After the Fed released minutes of its last meeting, the bond market signaled it fears the Fed will not be aggressive enough with its rate cutting.Market Insiderread more
The Fed minutes also note that "a couple" members wanted a 50 basis point cut, based primarily on the weak inflation readings.The Fedread more
The inversion is seen by many veteran traders as an important recession omen, though the timing on the eventual downturn is less predictable.Bondsread more
Here's what Nordstrom reported for its fiscal second-quarter earnings.Retailread more
The sexy image that once boosted Victoria's Secret has been haunting L Brands more recently, as women are steering clear of the brand's hot pink, lacy and bejeweled lingerie.Retailread more
See which stocks are posting big moves after the bell.Market Insiderread more
"I'd love to say that the optimistic universe is most likely to prevail, but the talking heads talk endlessly about how a recession is inevitable," CNBC's Jim Cramer says.Mad Money with Jim Cramerread more
Read the fine print in your Apple Card contract — one clause means you give up your right to be heard in court.Technologyread more
Federal Reserve members worried over future growth are highly concerned about the U.S.-China tariff battleThe Fedread more
President Donald Trump signed a memorandum on Wednesday to automatically cancel the student loan debt of disabled veterans. More than 25,000 service members will have their...Personal Financeread more
President Trump and Apple CEO Tim Cook have had a rocky relationship in recent years, but Trump is now complimenting the executive publicly.Technologyread more
More than 40 million fire extinguishers, some on the market for more than four decades, are being recalled because they may not work in an emergency.
One death has been linked to problems with the extinguishers made by Kidde, according to a notice Thursday from the U.S. Consumer Product Safety Commission.
In 2014, extinguishers failed to function as they should for emergency personnel responding to a fiery car wreck.
More from USA Today:
Tax plan caps property deduction at $10,000, puts new limit on mortgage deduction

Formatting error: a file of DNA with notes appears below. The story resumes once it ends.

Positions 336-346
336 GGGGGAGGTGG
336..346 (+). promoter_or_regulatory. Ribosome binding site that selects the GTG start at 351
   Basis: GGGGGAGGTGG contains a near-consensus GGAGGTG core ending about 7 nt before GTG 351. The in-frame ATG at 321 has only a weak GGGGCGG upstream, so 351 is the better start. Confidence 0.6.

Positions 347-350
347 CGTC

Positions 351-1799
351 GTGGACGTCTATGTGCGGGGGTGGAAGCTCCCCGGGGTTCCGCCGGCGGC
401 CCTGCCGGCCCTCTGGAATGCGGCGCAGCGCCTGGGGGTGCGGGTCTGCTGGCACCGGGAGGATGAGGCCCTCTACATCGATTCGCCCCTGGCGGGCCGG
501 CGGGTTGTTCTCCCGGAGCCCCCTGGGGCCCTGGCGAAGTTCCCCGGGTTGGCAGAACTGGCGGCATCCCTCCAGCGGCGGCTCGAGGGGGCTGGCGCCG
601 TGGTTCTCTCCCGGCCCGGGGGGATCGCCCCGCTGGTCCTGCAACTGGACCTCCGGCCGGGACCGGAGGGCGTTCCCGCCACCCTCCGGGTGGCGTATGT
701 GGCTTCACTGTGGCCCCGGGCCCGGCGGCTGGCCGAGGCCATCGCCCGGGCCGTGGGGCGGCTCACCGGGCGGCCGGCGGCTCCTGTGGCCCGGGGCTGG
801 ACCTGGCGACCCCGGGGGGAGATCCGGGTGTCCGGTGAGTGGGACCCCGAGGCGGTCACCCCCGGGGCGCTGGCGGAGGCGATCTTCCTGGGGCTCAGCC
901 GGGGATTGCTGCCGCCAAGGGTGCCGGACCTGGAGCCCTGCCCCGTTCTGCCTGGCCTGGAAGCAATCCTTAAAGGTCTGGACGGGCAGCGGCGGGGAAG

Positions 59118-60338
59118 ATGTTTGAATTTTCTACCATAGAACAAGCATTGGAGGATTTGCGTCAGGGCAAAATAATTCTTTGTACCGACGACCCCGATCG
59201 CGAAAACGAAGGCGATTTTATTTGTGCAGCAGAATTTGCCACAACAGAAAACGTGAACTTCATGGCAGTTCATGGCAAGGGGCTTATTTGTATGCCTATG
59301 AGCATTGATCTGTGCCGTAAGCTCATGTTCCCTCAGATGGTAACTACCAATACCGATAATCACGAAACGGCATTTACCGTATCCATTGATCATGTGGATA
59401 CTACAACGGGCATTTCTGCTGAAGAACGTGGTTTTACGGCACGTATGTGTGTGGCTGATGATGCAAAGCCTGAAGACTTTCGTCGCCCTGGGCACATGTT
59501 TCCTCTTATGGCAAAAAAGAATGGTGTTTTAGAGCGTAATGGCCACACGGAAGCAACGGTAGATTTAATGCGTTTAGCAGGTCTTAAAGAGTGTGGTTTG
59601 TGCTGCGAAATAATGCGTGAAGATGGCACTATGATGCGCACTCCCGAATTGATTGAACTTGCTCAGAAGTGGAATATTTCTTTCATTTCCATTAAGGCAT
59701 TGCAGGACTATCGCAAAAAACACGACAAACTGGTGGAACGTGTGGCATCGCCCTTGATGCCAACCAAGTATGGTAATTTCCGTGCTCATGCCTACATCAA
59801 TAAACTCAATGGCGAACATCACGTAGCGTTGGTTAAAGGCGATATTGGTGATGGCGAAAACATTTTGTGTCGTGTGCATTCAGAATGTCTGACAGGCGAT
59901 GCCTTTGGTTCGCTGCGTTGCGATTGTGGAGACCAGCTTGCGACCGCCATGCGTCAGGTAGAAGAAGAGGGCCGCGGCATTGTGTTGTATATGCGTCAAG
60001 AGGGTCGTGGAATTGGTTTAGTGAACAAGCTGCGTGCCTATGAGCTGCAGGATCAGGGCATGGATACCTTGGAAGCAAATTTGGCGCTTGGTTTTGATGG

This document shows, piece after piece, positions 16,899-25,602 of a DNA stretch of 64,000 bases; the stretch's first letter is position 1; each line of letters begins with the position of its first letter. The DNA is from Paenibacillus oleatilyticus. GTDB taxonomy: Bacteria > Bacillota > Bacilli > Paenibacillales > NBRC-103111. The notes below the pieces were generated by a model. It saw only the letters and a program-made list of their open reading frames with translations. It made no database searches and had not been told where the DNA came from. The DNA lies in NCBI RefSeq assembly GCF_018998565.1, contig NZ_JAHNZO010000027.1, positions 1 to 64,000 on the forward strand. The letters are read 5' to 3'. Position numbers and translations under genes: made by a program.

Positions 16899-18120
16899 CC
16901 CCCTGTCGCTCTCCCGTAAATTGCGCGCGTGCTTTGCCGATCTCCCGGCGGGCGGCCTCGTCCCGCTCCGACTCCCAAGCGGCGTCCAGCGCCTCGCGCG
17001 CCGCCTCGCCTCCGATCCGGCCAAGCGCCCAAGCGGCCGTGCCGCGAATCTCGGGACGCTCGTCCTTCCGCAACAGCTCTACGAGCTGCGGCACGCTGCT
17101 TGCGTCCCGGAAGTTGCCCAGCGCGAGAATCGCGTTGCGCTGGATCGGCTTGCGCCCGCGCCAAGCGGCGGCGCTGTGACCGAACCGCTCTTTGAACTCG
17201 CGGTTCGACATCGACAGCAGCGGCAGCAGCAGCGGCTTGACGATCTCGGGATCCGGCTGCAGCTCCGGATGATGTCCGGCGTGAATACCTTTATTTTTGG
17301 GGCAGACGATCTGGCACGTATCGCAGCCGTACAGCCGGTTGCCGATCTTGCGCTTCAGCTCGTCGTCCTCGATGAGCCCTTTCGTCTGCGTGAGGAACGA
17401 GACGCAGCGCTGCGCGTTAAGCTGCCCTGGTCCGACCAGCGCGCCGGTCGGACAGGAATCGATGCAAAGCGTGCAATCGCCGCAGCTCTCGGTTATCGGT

Investment options: What to do with your 401(k) when you retire
What to buy (and skip) in November
The recall covers 134 models of push-button and plastic-handle extinguishers in the U.S. and Canada made from 1973 through Aug. 15 of this year. It includes models that were previously recalled in March of 2009 and Feb. of 2015, the commission said Thursday.
The government says the extinguishers can become clogged and fail to spray when needed. Also, the nozzle can come off with enough force to pose an injury hazard. Including the death, the CPSC says there have been 391 reports of extinguishers failing to work properly or of nozzles coming off, resulting in 16 injuries that included smoke inhalation and minor burns. Also, there were about 91 reports of property damage linked to the problem.
Owners should contact Kidde to ask for a free replacement and for instructions on how to return recalled models. Kidde can be reached at (855) 271-0773 or at www.kidde.com.
Kidde, based in Mebane, North Carolina, near Raleigh, says it has worked closely with the government to start the recall and make sure the extinguishers are replaced with different models as quickly as possible. The company also makes smoke detectors and other fire safety products.
The recalled extinguishers are red, white and silver and are either ABC or BC rated. They were sold at Menards, Montgomery Ward, Sears, Home Depot, Wal-Mart and other home and hardware stores, as well as on Amazon.com, ShopKidde.com and other online retailers. They also were sold for use in commercial trucks, recreational vehicles and boats.